Sometime between April 29th and May 14th, Milo Johnson, AKA Jon Salley of http://jonesalley.blogspot.com/ passed away in his home in Kansas. He was an insightful political blogger, whose blog I found while blog-hopping one insomniac night a few years ago. His archives go back to 2004, which gave me a lot of very good reading.
I never met Jon in person, and I wish I had. As well as a political blogger, he was an astronomer, musician, composer, cat person and collector of vintage Moog synthesizers.
This is not an obituary...I didn't know Jon well enough to do that. It's just a statement. I think it's very sad that such a man had lost contact with his real life friends and acquaintances. His last post was a farewell to his closest friend, who had just died.
Fellow Jones Alley blogger Mary K. Goddard contacted me to say she was worried when a week or so went by in which there were no posts from Jon on his blog. She set about sleuthing and discovered that he hadn't visited any of his other internet haunts, either. We discussed whether we should send police to his home for a welfare check. I was against it, thinking that he might be having a reclusive period following his friend's death, and that he wouldn't welcome a visit from the local constabulary.
When the shuttle Endeavor made it's voyage without comment from Jon, we became even more concerned. It wasn't like him to miss an opportunity to blog about the space program.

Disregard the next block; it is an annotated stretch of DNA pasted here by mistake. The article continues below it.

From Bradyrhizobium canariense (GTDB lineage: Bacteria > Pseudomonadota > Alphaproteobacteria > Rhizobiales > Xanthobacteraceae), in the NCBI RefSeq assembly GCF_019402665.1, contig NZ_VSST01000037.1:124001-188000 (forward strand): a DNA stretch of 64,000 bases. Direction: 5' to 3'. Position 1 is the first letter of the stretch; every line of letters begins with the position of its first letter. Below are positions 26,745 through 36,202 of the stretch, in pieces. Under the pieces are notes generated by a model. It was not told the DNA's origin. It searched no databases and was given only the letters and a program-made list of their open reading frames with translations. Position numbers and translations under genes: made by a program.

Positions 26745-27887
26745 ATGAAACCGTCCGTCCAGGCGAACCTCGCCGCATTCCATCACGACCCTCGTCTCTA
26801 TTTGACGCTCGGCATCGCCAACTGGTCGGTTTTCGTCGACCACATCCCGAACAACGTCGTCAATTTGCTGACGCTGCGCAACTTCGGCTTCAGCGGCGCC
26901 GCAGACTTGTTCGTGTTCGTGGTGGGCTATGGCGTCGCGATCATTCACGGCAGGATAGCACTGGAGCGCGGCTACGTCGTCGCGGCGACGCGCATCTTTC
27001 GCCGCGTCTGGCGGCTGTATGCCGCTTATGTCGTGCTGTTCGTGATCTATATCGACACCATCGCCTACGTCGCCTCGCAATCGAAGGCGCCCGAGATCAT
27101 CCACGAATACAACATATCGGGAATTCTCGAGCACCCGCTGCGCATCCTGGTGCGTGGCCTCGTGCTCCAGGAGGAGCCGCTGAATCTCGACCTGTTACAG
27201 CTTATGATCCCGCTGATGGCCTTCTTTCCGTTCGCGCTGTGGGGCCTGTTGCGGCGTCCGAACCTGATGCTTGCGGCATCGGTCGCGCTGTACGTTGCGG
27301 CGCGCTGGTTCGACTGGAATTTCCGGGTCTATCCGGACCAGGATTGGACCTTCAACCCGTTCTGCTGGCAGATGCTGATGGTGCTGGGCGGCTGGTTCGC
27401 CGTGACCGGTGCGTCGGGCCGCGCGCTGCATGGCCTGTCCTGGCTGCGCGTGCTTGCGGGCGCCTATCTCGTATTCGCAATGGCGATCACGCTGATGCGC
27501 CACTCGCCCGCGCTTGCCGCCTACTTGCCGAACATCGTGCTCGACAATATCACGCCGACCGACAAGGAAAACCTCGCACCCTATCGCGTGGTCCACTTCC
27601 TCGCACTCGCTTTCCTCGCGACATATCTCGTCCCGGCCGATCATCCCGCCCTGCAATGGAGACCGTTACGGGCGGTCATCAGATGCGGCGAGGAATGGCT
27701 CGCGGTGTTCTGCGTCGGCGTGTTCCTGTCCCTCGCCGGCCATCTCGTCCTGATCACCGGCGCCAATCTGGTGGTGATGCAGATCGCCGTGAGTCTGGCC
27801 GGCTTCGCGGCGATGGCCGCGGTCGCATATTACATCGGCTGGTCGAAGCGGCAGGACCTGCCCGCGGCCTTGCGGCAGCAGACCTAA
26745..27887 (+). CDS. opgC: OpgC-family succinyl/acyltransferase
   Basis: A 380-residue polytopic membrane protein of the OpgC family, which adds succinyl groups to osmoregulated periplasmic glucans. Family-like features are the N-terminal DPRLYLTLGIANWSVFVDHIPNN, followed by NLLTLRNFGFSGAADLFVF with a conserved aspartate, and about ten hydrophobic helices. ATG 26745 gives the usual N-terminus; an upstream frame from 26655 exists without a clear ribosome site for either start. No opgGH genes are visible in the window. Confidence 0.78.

Mary kept sleuthing, and found the name and contact info for a person with whom Jon had played in a band. On contacting her, Mary found that she hadn't seen him for a couple of years, but was persuaded to drive by his house to see if anything was amiss. She found his vehicle there. He didn't answer the door. She called the police for a welfare check, and they found him dead, presumably of natural causes.
I find this so very sad. I knew he was reclusive. I knew he lost both his parents within the past several years. I knew he described himself as a "curmudgeon." I did not know that there was nobody in his life who would miss him for two whole weeks.
The fact that his friends miles away on the internet missed him before anyone else did is shocking to me.
Jon, we will miss you. We do miss you. Jones Alley Magazine will stand as long as the internet does, in memory of a great mind, wit, talent and heart.